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Workshop on Scalar Meaning

Scale Structure: Processing Minimum Standard and Maximum Standard Scalar Adjectives
Lyn Frazier, University of Massachusetts, Amherst

May 20, 2006
University of Chicago

Gradable adjectives denote a function that takes an object and returns a measure of the degree to which the object possesses some gradable property (Kennedy, 1999). Scales, ordered sets of degrees, have begun to be studied systematically in semantics (Kennedy, ms., Kennedy and McNally, 2005, Rotstein and Winter, 2004). In this talk, I will investigate the processing of Absolute adjectives with a Maximum standard (clean) and their Minimum standard antonyms (dirty). The central hypothesis is that the scale introduced by the denotation of an Absolute adjective is processed automatically as part of the comprehension of a sentence containing the adjective (the "Obligatory Scale" hypothesis).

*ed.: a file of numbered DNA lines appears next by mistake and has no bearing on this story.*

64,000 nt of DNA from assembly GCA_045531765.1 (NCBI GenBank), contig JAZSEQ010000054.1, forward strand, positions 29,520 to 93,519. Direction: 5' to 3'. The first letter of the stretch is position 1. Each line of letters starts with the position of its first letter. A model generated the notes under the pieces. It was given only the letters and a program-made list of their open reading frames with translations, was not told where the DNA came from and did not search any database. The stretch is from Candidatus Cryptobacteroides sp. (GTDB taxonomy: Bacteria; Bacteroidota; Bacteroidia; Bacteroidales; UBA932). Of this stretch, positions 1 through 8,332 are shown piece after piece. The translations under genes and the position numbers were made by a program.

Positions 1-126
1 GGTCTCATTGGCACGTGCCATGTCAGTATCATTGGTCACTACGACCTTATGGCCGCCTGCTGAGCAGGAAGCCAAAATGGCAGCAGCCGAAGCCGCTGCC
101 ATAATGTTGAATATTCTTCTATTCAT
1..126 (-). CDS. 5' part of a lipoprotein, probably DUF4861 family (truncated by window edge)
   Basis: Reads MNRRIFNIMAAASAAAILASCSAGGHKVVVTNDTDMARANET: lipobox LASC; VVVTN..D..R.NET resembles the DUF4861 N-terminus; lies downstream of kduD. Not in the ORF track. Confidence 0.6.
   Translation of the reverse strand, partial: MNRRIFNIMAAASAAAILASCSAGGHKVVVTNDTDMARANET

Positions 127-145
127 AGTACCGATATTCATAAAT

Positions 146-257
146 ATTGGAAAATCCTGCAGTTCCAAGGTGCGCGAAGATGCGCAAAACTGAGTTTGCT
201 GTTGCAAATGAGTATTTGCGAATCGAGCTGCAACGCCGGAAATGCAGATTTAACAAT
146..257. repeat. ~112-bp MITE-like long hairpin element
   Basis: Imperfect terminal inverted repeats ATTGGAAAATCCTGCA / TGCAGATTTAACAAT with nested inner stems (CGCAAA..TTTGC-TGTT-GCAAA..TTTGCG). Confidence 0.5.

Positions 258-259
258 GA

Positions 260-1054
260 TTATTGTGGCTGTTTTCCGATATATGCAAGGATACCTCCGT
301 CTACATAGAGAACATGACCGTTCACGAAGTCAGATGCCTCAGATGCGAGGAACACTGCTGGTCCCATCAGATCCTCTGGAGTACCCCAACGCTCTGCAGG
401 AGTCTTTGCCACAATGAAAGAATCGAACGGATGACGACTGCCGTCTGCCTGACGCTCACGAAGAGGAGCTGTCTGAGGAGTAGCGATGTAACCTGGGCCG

In line with the predictions of Kennedy and McNally (2005) and Rotstein and Winter (2004), Maximum standard adjectives and Minimum standard adjectives systematically differ from each other when they are combined with minimizing modifiers like slightly, as indicated by speeded acceptability judgments. Results from an eye movement recording study show that, as predicted by the Obligatory Scale hypothesis, the penalty due to combining slightly with a Maximum standard adjective can be observed during the processing of the sentence; the penalty is not the result of some after-the-fact inferencing mechanism. Further, a type of Quantificational Variability Effect may be observed when a quanticational adverb (mostly) is combined with a Minimum standard adjective in sentences like The dishes are mostly clean/dirty. The quantificational variability results will be argued to further support the Obligatory Scale hypothesis